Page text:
57 Section 6 – 188.8.131.52.3A High-limit Shutoff Control Options Reference Table A on page 47 inAs the outdoor air warms up, there will be a point where outdoor air intake will increase energy usage. At this point, the economizer must be shutoff and the system operated at the minimum outdoor air volume required for ventilation. The controller that causes this to occur is called the economizer high limit control or high limit shutoff switch.To avoid these problems, the Standard restricts the use of some controllers in some climates and limits the setpoints of the fixed setpoint controllers, as shown in Tables A and B in the Standard. For instance, in humid climates, differential dry-bulb temperature controls are not allowed. If a fixed dry-bulb temperature high limit switch is used, it must be set to enable the economizer when outdoor air temperature is less than 65F. This setpoint (and the others in Table B) was determined from computer simulations as the best compromise in most humid climates. If set lower, the economizer is often disabled when the outdoor air is sufficiently cool and dry to reduce cooling loads; if set higher, the number of hours when cool but moist air is introduced increases.
58 Section 6 – 184.108.40.206.3B High-limit Shutoff Control Settings Reference Table B on page 47 in
59 Section 6 – DampersReturn, exhaust/relief and outdoor air dampers to meet the requirements in 6.4.3Section references the requirements in , making this section both mandatory and prescriptive!When the system is in the 100% OA mode, leakage through the return damper will increase supply air temperatures, forcing the mechanical cooling system to operate at colder OA temperatures and increases the cooling load once the mechanical cooling is on.
60 Section 6 – 220.127.116.11.5 Relief of Excess Outdoor Air Means to relieve excess outdoor air during economizer operation to prevent overpressurizing the building Outlet located to avoid recirculation into the buildingWith economizer systems, without the relief, the building can become overpressurized, causing exterior doors to stand open and causing whistling at elevator and stair doors. When these problems occur, operators are apt to disable the economizer.
61 Section 6 – 18.104.22.168.1 Design Capacity – Water Economizers System capable of cooling supply air by indirect evaporation and providing up to 100% of expected system cooling load at outside air temperatures of 50°F dry bulb/45°F wet bulb and belowExceptionSystems primarily serving computer roomsWhere 100% of expected system cooling load at 40°F dry bulb/35°F wet bulb is met with evaporative water economizersWith dry cooler water economizers that satisfy 100% of expected system cooling load at 35°F dry bulbYou can also meet this requirement if your design can meet 100% of expected cooling load at 45°F dry bulb/40°F wet bulb with evaporative water economizers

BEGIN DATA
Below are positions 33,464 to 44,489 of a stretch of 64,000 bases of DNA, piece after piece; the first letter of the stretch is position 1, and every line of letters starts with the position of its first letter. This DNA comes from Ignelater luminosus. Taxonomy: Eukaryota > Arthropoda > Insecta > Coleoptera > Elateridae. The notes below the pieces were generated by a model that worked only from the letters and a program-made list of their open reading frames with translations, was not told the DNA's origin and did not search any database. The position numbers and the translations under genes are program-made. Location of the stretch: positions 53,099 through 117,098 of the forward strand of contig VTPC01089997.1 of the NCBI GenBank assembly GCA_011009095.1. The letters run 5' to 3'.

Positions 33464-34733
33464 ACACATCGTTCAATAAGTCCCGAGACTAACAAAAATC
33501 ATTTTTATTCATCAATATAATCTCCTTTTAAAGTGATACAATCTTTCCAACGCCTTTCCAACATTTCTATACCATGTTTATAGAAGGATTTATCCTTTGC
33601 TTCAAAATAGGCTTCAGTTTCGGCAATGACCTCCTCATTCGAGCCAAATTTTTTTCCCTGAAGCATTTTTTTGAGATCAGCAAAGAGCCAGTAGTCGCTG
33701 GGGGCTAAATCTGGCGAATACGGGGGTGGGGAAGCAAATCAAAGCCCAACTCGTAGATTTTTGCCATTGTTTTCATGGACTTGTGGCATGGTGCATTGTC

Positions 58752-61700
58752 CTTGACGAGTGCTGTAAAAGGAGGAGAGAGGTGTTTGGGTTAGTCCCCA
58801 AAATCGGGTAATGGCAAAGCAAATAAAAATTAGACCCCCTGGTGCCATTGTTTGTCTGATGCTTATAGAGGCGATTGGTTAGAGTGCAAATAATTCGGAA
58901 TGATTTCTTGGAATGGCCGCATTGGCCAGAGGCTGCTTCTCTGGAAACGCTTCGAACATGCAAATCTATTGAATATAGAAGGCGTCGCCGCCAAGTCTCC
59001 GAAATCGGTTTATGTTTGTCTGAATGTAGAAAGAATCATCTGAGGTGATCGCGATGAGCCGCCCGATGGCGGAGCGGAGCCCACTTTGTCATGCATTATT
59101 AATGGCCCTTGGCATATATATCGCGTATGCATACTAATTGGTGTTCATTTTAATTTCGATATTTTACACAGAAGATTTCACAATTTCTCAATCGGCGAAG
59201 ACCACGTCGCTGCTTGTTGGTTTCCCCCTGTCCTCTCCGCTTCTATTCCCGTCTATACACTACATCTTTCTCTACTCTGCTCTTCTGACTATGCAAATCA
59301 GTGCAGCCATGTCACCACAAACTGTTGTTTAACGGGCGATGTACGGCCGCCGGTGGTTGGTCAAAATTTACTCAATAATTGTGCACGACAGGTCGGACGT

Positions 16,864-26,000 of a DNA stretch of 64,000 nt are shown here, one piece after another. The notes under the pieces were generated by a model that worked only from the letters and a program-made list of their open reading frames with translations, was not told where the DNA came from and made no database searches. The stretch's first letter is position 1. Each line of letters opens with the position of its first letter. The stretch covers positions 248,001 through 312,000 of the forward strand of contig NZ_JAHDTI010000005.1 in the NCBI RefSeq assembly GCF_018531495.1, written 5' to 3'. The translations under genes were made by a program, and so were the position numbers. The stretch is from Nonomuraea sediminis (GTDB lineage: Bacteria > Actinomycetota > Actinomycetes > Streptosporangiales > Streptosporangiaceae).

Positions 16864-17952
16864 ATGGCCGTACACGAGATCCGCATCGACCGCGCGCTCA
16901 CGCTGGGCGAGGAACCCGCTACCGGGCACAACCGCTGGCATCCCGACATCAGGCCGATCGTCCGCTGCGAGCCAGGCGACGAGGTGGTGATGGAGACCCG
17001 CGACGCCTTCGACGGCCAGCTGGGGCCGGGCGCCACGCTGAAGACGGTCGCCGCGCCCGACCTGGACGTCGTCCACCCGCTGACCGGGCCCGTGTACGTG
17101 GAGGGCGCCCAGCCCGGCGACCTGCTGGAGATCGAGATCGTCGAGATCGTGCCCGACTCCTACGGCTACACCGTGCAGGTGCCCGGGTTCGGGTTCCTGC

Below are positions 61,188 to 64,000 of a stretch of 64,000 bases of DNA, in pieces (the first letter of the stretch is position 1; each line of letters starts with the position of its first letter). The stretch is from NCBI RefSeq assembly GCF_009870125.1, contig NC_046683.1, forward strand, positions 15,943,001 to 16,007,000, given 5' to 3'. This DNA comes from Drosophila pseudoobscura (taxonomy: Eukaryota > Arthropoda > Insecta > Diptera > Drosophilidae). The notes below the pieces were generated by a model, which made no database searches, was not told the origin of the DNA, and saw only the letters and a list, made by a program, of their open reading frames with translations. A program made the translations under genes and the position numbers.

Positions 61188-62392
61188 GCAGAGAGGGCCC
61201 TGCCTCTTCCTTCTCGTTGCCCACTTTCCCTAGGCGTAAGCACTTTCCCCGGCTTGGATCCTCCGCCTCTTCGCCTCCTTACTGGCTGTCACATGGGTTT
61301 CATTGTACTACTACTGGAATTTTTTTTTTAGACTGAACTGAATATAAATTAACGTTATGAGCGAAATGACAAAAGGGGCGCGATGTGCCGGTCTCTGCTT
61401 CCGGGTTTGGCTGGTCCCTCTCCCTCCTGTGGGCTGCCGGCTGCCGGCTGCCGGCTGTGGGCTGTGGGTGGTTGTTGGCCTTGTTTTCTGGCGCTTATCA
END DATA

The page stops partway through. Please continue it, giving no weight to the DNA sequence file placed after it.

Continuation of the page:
62 Section 6 – 22.214.171.124.2 Maximum Pressure Drop - Water Economizers Precooling coils and water-to-water heat exchangers to have eitherWater-side pressure drop of < 15 ft of water ORBypassed when not in useUnlike airside economizers, water economizers have parasitic energy losses that reduce the cooling energy savings. One of these losses comes from possible increases in pumping energy. This requirement attempts to limit those losses.Save pumping energyFigure 6-O from 90.1 User’s Manual
63 Section 6 – 126.96.36.199 Integrated Economizer Control Economizers must be integrated with mechanical cooling systems and be capable of providing partial cooling even when additional mechanical cooling is required
64 Section 6 – 188.8.131.52 Economizer Heating System Impact Designed so economizer operation doesn’t increase the building heating energy use during normal operationExceptionEconomizers on VAV systems that cause zone level heating to increase due to a reduction in supply air temperatureThis requirement has many implications that can significantly limit HVAC selection and design.
65 Section 6 – 184.108.40.206 Zone Thermostatic Controls Capable of operating in sequence the supply of heating and cooling energy to the zoneControls preventReheatingRecoolingMixing or simultaneously supplying air previously heated or cooledOther simultaneous operation of heating and cooling systems to the same zoneSingle-zone systems will inherently meet these requirements, provided their controls are capable of sequencing typical heating and cooling.Discourages cooling air then reheating
66 Section 6 – 220.127.116.11 Zone Thermostatic Controls – Exceptions Zones for which volume of air that is reheated, recooled, or mixed is less than the larger of the following30% of zone design peak supplyOutside air flow rate to meet 6.2 of Standard 62.1 for the zoneAny higher rate that can be demonstrated to jurisdiction to reduce overall system annual energy usageAir flow rate required to meet applicable codes or accreditation standards (pressure relationships or minimum air change rates)Zones that comply with all of theseAir flow rate in dead band that doesn’t exceed larger of these20% of zone design peak supplyOutdoor air flow rate to meet 6.2 of Standard 62.1 for the zoneAir flow rate that’s reheated, recooled, or mixed in peak heating demand < 50% of zone design peak supplyAir flow between dead band and full heating or full cooling to be modulatedLab exhaust systems complying withZones where ≥ 75% of energy for reheating or providing warm air in mixing systems is from site-recovered or site-solar sourceThe first exception is most common for standard multiple-zone systems.The User’s Manual provides more detail.